Eternal Sunshine of the Spotless Mind is, without any hesitation, my favorite film. For us to watch it in class and make a review of it is more a blessing than a task. I have been putting off reviewing it for a long time.
The most beautiful thing about it is the fact that its beauty is multi-faceted, almost inexhaustible. There are just so many layers to it and therefore, so many things to be learned from it. It is a hopeful, tragic love story. It is an inquiry to the human mind. It is a letter to science. It is an insight to the human experience.
At the surface, it shows the seemingly overused theme of how love prevails. It prevails over time, circumstances and personal burdens. It prevails over adversary: internal and external. It is a classic trope. In fact, don’t all good movies show that? It perhaps does not give justice to the film to reduce it to a story about how “love prevails.” But if we gain a deeper understanding of what love is and how it prevails, it may be just the review that it needs.
First, however, we digress by looking at it from the Cartesian dualist paradigm (which is the assignment at hand). Looking deeper into the film, we can see an element of Cartesian dualism with regards to how we exist and function as human beings. Descartes believed that there is a divide between the body and the soul, that while we are indeed both soul and body, the body is something external rather than internal. It may be seen in how it degrades as the mind improves through time. It may also be deduced from how some physical urges are beyond our human will, an aspect of humanity which may be more attributed to the mind than the body.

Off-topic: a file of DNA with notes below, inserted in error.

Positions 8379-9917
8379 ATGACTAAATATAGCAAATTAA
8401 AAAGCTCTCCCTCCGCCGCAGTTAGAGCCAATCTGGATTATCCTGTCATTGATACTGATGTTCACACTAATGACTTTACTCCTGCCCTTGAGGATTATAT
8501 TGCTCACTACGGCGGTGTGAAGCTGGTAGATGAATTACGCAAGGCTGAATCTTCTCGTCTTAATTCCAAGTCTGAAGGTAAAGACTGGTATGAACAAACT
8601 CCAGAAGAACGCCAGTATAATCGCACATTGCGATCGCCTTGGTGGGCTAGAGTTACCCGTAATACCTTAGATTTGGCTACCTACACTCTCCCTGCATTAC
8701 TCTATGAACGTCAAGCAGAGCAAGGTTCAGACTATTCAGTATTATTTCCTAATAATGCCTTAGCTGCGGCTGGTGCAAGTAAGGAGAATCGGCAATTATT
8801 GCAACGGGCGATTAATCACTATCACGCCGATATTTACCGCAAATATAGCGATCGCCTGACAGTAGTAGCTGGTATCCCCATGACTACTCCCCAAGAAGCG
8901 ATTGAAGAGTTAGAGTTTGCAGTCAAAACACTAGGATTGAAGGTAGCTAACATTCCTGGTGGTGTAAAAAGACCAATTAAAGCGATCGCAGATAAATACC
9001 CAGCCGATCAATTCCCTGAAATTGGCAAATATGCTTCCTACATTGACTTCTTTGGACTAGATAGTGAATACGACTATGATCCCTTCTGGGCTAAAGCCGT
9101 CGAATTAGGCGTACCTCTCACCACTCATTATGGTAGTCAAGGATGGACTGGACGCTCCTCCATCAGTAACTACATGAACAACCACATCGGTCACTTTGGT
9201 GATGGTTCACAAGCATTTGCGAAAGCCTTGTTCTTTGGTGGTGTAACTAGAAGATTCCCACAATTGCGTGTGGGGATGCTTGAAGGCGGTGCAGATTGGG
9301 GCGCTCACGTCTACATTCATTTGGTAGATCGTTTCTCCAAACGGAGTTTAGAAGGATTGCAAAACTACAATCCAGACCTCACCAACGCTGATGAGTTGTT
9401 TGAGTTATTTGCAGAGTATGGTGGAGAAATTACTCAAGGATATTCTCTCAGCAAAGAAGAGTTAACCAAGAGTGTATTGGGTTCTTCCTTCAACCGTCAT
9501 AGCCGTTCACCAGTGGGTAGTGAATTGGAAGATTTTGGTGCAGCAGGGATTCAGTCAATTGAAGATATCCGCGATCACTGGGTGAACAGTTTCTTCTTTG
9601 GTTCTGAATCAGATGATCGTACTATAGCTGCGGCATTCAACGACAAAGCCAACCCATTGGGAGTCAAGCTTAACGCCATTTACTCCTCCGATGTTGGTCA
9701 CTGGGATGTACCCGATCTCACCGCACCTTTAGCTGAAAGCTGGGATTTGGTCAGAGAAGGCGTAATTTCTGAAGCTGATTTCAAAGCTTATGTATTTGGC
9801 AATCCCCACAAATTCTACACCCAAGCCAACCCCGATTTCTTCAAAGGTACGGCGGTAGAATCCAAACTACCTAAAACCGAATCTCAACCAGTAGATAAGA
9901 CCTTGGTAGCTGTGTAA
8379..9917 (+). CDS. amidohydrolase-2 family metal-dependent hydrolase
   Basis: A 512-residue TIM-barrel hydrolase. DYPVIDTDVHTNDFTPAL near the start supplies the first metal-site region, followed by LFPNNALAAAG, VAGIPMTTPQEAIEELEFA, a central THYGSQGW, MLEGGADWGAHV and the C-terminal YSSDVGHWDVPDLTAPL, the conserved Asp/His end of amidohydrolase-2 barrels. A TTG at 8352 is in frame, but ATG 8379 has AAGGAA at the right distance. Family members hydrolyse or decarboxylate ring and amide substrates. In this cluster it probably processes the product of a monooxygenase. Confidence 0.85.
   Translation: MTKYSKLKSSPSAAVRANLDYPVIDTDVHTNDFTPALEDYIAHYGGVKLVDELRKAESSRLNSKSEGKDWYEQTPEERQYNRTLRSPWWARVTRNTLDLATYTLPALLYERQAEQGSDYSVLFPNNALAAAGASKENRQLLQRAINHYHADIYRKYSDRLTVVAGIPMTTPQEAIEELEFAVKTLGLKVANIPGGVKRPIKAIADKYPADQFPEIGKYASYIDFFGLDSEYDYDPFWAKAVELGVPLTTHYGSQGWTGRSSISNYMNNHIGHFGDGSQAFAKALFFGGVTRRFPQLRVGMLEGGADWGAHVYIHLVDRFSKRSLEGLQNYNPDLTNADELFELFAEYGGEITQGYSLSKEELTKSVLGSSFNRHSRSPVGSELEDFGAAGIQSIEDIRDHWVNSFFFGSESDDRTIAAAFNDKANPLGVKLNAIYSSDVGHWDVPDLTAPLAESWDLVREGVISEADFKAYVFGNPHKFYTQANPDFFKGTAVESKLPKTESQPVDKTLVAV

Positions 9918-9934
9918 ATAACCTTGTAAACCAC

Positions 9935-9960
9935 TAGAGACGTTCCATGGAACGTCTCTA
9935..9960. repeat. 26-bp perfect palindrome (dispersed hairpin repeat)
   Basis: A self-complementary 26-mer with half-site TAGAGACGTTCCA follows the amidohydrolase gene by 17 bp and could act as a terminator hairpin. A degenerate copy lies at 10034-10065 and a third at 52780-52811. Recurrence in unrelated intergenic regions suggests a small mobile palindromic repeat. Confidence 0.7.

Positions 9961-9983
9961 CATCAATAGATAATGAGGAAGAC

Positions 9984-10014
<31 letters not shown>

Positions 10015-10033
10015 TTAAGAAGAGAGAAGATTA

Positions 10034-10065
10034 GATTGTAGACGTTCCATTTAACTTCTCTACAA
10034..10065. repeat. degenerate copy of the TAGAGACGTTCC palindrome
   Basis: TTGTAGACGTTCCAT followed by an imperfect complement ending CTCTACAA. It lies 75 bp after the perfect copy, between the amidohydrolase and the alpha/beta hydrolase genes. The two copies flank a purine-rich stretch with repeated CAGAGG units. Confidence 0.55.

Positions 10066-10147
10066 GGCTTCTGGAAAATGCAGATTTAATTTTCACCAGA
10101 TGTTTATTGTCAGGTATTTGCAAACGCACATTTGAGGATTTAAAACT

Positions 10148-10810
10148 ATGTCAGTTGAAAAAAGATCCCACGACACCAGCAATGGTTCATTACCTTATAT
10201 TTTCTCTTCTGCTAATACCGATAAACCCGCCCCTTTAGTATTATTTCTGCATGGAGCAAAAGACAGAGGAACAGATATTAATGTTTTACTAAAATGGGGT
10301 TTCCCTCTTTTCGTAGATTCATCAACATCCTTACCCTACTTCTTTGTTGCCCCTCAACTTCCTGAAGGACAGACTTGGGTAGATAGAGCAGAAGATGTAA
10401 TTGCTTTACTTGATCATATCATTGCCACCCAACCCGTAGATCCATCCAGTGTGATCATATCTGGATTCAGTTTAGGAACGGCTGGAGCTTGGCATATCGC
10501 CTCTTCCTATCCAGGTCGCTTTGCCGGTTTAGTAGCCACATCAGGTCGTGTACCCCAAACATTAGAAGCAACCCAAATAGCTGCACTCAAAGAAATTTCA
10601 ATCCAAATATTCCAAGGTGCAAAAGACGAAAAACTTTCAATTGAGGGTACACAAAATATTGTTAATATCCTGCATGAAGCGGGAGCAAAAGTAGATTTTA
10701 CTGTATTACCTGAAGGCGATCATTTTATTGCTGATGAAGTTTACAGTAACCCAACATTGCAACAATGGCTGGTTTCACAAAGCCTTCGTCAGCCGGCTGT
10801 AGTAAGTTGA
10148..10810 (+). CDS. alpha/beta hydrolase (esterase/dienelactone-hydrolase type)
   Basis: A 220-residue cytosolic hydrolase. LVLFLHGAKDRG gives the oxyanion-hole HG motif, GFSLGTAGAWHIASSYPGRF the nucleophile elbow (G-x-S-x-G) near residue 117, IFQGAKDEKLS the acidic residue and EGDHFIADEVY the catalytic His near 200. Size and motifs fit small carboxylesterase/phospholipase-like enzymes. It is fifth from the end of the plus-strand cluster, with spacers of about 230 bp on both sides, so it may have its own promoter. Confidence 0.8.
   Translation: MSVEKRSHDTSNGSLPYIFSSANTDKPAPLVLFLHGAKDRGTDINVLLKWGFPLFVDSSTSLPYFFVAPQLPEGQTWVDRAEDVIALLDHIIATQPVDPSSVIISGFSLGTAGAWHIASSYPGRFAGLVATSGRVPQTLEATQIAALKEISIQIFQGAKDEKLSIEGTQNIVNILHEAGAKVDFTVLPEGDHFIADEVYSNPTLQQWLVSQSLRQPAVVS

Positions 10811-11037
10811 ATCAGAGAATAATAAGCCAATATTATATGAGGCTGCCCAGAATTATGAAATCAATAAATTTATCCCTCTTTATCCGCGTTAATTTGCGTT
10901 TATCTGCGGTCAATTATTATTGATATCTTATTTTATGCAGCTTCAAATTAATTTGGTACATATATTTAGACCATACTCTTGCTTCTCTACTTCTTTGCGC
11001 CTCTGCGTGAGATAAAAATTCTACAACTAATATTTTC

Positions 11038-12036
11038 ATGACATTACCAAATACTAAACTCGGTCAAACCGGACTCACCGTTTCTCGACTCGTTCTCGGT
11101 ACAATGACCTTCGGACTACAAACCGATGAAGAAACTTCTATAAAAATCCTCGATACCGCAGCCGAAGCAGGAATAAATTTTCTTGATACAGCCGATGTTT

Joel and Clementine, as well as other participants in the Lacuna process, are embodiments of this theme. We spend the entirety of the film inside projection of Joel’s thought processes which he cannot entirely control but merely observe. It is as if Joel’s brain, apart from his mind which responds to the process with emotions of regret, happiness and anger, is a whole different world: a world which, much like ours controlled and manipulated by machinery.
The film, beyond its insights on love and romance, gives us an impression of how we, or at least those who are ardent believers of scientism, view technology and science: they are tools for subjugating nature. And the brain and its thought processes, being part of nature and subject to its rule, can be dominated as well through these means. Through technology, we can manipulate our thoughts, rid ourselves of bad memories and leave rays of eternal sunshine, rendering our minds spotless slates of good and tolerable thoughts.
However, inside the film is also a crtique of this belief. As Dr. Howard Mierzwiak in the film described, the process is “technically brain damage.” Within the film we see the recognition that while technology has endowed us the ability to dominate nature, what we do is in fact perverting it technically. As we manipulate trees by first cutting them down, or cook animals by first killing them, it is by damaging our humanity that we gain control over it.